As public power utilities, you answer to your community. Chances are that your chief executive and other compensation may fall prey to criticism at town meetings — especially if others working for your city or community earn considerably less.
An internship program is a good recruiting and retention tool for your utility. Interns are an inexpensive resource. You can evaluate them for fulltime jobs and give them an opportunity to find their career path. It's an excellent way to give back to the community.
Moorhead Public Service, based in Minnesota, recently received the Energy Innovator Award from APPA for giving residents what they want: clean solar power. The award-winning, 40-kilowatt (kW) Capture the Sun Community Solar Garden went online in 2015, after public outreach indicated strong support
Through voluntary action, industry and communities can help to restore pollinator habitats and avoid having the monarch butterfly placed on the endangered species list. It is not that expensive or difficult to be part of the solution if we can engage communities to take action — and who better to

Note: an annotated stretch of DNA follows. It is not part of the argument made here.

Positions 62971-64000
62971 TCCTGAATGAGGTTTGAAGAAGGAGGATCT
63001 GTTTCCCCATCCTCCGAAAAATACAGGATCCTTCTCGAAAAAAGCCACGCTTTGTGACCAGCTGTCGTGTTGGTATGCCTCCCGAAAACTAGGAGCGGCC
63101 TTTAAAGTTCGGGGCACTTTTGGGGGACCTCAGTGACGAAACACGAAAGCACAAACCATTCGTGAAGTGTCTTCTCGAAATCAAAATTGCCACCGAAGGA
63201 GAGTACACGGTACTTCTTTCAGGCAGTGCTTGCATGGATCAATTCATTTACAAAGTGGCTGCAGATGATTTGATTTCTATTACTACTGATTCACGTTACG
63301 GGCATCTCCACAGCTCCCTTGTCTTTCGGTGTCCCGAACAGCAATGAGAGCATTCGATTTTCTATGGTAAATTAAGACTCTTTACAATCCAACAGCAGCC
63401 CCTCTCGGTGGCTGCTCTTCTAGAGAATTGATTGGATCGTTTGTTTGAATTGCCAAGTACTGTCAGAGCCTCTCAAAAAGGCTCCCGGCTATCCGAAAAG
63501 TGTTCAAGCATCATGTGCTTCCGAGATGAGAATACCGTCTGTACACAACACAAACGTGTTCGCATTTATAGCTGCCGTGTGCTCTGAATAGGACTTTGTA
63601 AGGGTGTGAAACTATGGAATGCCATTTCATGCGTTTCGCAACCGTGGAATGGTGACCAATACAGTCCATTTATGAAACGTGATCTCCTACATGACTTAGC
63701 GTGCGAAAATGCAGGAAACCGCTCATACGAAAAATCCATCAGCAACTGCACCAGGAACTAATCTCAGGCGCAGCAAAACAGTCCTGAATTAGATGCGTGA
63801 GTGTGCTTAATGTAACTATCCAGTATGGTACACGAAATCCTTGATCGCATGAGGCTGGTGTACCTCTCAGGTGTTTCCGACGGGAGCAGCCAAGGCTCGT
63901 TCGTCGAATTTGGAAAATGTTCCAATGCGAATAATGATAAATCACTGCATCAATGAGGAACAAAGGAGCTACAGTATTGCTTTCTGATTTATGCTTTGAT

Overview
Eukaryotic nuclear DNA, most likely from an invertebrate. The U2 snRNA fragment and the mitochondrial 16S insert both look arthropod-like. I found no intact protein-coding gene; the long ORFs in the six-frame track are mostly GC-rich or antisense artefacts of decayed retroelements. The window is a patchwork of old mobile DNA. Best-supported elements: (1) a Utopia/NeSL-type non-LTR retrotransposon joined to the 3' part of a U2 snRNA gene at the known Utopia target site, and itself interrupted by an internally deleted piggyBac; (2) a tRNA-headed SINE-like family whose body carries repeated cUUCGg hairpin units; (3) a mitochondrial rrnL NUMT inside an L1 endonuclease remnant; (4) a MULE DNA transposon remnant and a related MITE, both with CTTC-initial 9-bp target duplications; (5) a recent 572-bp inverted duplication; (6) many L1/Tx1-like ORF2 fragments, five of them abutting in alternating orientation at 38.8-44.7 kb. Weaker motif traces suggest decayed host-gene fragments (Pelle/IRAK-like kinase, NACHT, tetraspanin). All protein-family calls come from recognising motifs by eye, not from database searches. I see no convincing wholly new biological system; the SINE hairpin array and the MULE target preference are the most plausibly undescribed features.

Workforce development is more important than ever as Baby Boomers retire. One of the best ways to draw recent grads to the public power industry is to build connections with universities and vocational schools in your community. These partnerships create a pipeline for recent grads to the utility
It has been just over ten years since the North American Electric Reliability Corporation was certified by federal energy regulators as the North American electric reliability organization and in an interview with the American Public Power Association, NERC President and CEO Gerry Cauley detailed